The way you know it isn’t about hockey is because, if it were about hockey, nobody in their right mind would feel rivulous towards the Leafs. Their only great success as a franchise is being popular, which is not so hard given that they happen to be located in the most densely populated part of the most hockey-obsessive nation on the planet. The franchise could fill its roster entirely with liberated lab monkeys and tickets would sell. Beyond the ability to hawk seats and merchandise to people who will buy whatever hockey paraphernalia is most conveniently located, the Leafs have not produced or achieved anything interesting in forty years. Except for Wendell Clark.

One of the good things about the Canadian wing of the NHL is that most of the teams have a kind of personality. The Canucks have a kind of tortured, ineffectual intellectualism that fits very aesthetically with their recent history of chronic not-quiteness. The Flames have a cultish, eerily Texan bravado that seems blissfully oblivious to any sense of the ridiculous. The Oilers have a kind of sexy, wounded, misty incompetence; and the Senators have been working their own personal scary-wacky spectrum for virtually their entire existence. My own Canadiens should probably just change all their promotional materials to a long sigh and an exaggerated eyeroll, the universal expression of everyone dealing with a batshit crazy girlfriend. The Leafs, though, the Leafs are like a middle-aged dude with a massive beer gut who never stops talking about that one Led Zepplin concert he went to in 1973- an endless retelling of not-particularly-impressive achievements as if they were the BEST THING EVER. Yes, I get it, for a while in the 90s, the team was pretty good. Too bad other teams were obviously better.

Look, I’m not saying the Canadiens are far superior at the moment. Obviously, they’re not, because they done lost that there game. And I’m not going to trumpet Montreal’s vastly superior historical record, because that’s pretty much just emotional Kleenex for the sensitive modern fan. On some level, I sympathize with Leafs Nation, because the two teams are more alike than different: old-time Canadian franchises that will probably survive forever in a state of permanent disappointment, never able to again achieve the likes of the glory they once had. Another twenty-some years of failure, there might not be any difference at all, beyond accent and color scheme. But fortunately, the Habs aren’t there yet, and until they get there, it feels demeaning to treat the Leafs as some sort of great, epic competition. Like we’re conceding that we can’t actually run with the contemporary elite of the League, and we have to rely on these ‘traditional’ hatreds to keep up a sense of passion for our chronically playoff-bubble team. If I’m going to go to the trouble of feeling rivulous about NHL hockey, I want to hate a good team for a while.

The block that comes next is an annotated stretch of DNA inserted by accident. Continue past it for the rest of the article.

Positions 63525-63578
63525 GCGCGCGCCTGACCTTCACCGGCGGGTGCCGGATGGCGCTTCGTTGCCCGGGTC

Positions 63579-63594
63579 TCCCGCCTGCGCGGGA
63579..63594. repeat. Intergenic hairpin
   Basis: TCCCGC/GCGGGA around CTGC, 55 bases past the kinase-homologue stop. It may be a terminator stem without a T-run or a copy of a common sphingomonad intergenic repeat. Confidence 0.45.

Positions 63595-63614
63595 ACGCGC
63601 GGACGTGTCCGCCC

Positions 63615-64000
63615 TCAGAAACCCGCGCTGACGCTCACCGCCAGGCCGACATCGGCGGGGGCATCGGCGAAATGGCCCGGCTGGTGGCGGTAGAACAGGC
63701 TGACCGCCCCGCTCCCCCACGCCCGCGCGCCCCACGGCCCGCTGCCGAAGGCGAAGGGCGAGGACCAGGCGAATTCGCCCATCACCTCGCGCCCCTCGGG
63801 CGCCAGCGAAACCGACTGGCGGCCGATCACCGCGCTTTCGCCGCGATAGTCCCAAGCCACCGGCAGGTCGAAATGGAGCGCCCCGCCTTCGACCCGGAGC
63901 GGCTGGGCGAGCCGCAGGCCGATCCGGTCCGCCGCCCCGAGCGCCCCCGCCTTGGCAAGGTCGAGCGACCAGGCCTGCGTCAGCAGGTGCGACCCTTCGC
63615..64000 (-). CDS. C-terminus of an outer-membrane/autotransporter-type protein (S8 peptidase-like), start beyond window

Shoulda opened the season in Washington. They gotta be pissed, right?

7 comments:

alice said...

Nice essay...Just one quibble, from my background as a linguist and dialectologist: singular gender-neutral "they" has been around since, at least, Chaucer's time, and has been used by many exemplary writers in the intervening eons.

Anonymous said...

nice read. I love Leafs and have forever and I agree that this match-up is feeling forced. That 73 Zepplin show was great though.

E said...

alice- i'm sure it's been used by all kinds of exemplary writers. it can be found in the kjv bible, for christ's sake, and you'd have a hard time contending that those dudes didn't know their english. but apparently that's not enough to prevent certain people from treating it as a cardinal sign of Bad Writing and The Death of Standards and The Decline of Western Civilization.

anon- i'm sure it was awesome, but face it, ya had to be there to really appreciate the charm.

Krafty said...

Love the descriptions of the Canadian teams. I love reading your blog!

Doogie2K said...

That description of the Flames rather mirrors a certain view of Calgary itself, especially around Stampede.

I mean, Jesus guys, cowboy hats? Really? Fuck that, man, I'm wearing a fedora. That's a classy hat. Toe Blake wore a fedora. Punch Imlach wore a fedora. Dick Irvin and Tommy Gorman wore fedoras. Don Cherry should've worn a fedora. It's a real damn hat, and a real damn shame no one wears one anymore.

E said...

people don't wear fedoras anymore because it's not 1948 anymore.

western kitsch, on the other hand, hasn't changed in a hundred years.

subdoxastic said...

"Everyone watching the gunslinger walk down the street towards the McCoys knew they were crazy."

Maybe, just maybe we can throw the puppy rapists the occasional bone?